Major safety questions emerge after fatal accident at Australia's Dreamworld theme park

By Oscar Grenfell
28 October 2016

Major questions over safety and maintenance have emerged just days after a fatal accident at the Dreamworld theme park on Queensland’s Gold Coast claimed four lives. Press accounts, witness testimony and previously suppressed safety reports have all pointed to a culture of official cover-ups and intimidation against workers who spoke out, which may have contributed to the tragic incident.

Three of the victims, Roozbeh Araghi, 38, Luke Dorsett, 35, and Kate Goodchild, 32, had been on holidays from Canberra. Cindy Low, a 42-year-old from Sydney also lost her life. The theme park has been a popular destination for Australian and international tourists and holidaymakers.

The accident occurred on the Thunder River Rapids ride on Tuesday. An apparent malfunction caused the raft that the victims were travelling on to collide with another, stationary raft. As a result, their raft flipped back onto the conveyor belt. Two of the adults were thrown from the ride and another two were caught in the moving belt. All four were pronounced dead at the scene.

Two young children, who had been on the vessel, scrambled to safety and survived. They are thought to have seen the death of their parents. Witnesses reported deeply distressing scenes in the incident’s aftermath.

The park, owned by Ardent Leisure, had been set to reopen today for a “memorial day.” That was cancelled after a public backlash. The park remains a crime scene and the tragedy will be the subject of a coronial inquest. Representatives from the law firm Maurice Blackburn have foreshadowed that the incident could result in substantial lawsuits.

The police investigation is still seeking to determine the cause of the accident. However, Jon Armstrong, who worked as an operator on Thunder River Rapids in 1987 when it first opened has said that the ride may have had a “potentially fatal flaw.” He told Sky News that the ride did not have an automatic shutdown mechanism if one raft became stuck on the conveyor belt, causing those behind to collide with it and potentially flip over.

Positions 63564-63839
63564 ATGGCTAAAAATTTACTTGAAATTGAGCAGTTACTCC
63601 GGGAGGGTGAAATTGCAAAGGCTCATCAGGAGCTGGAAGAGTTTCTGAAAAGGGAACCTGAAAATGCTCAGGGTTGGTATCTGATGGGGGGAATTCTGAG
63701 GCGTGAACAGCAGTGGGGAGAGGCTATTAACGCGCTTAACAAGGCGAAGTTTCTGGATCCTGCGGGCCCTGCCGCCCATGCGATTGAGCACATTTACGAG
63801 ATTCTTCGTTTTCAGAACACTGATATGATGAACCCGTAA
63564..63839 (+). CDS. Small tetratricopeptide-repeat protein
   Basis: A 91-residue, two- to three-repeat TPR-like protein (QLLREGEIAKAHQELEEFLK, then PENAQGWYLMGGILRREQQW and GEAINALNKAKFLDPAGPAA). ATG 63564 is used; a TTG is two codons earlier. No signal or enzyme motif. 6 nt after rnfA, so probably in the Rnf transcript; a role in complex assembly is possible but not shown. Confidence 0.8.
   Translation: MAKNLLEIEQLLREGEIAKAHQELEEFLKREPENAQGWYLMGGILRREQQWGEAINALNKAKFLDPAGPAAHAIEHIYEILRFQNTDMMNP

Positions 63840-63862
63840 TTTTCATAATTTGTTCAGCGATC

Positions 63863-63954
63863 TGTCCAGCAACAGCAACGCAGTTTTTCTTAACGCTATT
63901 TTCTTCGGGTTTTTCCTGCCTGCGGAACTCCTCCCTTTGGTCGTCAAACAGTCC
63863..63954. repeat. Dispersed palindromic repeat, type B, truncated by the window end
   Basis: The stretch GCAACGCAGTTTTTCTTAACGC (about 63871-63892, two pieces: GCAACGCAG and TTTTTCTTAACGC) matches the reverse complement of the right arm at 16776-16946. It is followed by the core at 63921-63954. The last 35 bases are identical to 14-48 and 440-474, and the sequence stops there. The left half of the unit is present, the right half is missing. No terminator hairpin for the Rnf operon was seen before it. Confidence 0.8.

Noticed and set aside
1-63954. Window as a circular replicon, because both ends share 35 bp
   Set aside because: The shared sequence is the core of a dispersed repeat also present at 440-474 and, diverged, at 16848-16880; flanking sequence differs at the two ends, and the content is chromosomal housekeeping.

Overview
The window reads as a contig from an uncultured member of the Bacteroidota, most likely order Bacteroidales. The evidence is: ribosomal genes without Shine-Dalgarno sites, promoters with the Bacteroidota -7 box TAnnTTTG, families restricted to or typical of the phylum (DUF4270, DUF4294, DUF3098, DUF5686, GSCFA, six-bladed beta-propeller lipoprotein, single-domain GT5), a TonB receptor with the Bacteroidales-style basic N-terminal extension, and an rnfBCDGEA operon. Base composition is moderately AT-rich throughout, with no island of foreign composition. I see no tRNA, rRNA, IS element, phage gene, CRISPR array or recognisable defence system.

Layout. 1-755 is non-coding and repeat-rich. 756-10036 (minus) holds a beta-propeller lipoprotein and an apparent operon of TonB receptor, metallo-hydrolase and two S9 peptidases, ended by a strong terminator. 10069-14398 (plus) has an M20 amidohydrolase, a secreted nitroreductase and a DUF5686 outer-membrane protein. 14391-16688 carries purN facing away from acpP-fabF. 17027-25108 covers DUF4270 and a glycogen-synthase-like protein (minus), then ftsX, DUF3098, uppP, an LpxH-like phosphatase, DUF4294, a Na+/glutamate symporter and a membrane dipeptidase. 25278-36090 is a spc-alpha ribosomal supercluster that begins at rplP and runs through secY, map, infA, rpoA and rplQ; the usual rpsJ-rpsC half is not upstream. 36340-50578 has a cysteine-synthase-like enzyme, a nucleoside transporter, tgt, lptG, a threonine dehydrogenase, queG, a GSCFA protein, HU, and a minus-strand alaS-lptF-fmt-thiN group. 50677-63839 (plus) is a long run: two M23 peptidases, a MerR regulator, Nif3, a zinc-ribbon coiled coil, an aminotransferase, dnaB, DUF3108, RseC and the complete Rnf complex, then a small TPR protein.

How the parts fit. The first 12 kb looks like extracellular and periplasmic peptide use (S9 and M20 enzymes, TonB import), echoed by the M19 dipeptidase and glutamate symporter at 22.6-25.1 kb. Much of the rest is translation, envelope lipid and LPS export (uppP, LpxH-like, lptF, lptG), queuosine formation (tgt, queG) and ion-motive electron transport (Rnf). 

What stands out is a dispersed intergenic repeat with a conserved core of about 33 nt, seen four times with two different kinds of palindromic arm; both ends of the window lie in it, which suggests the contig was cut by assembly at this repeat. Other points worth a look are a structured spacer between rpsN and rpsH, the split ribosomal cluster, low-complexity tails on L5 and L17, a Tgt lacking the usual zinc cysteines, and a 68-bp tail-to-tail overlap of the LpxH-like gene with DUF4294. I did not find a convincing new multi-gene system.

According to news.com.au the ride had malfunctioned twice on Tuesday before the fatal accident. One park-goer who was on Thunder River Rapids earlier in the day told the news outlet that he had concerns about the Velcro straps that are used as seat belts on the ride.

Jade Dunlop, who went to the park in July, told ABC Radio that staff had dismissed her concerns after the raft that she was travelling on collided with stationary rafts in front of it. According to Dunlop, staff told her that “All the empty rides get stuck there.” Another man said that he was on the ride last month when the water pump stopped working and his raft was stuck in the same spot as the recent accident.

Parkz, a theme park news site, reported that the ride has fewer wooden slats supporting the rafts than on most similar rides and that many of them were removed during modifications.

The questions over Thunder River Rapids have emerged amid indications of other safety issues at Dreamworld. At least two other serious accidents have occurred this year.

In January, a young child was caught by the foot and the neck in an improvised partition that staff had erected on one ride. Paul Hastings, a senior inspector of Work Health and Safety Queensland verified aspects of the complaint about the incident but did not issue a safety notice or audit.

In April, a 19-year-old was thrown from the park’s log ride. He was run over by two other boats, and almost drowned, suffering serious head and neck injuries and acute respiratory failure. On Thursday, the Brisbane Times reported that court documents showed the park had faced almost $2 million in lawsuits over a string of incidents and injuries since 2010.

Ben Swan, the Queensland secretary of the Australian Workers Union (AWU), which covers a number of the park’s staff, has responded to the tragedy by stating that “this accident will not come as a surprise to Dreamworld management.”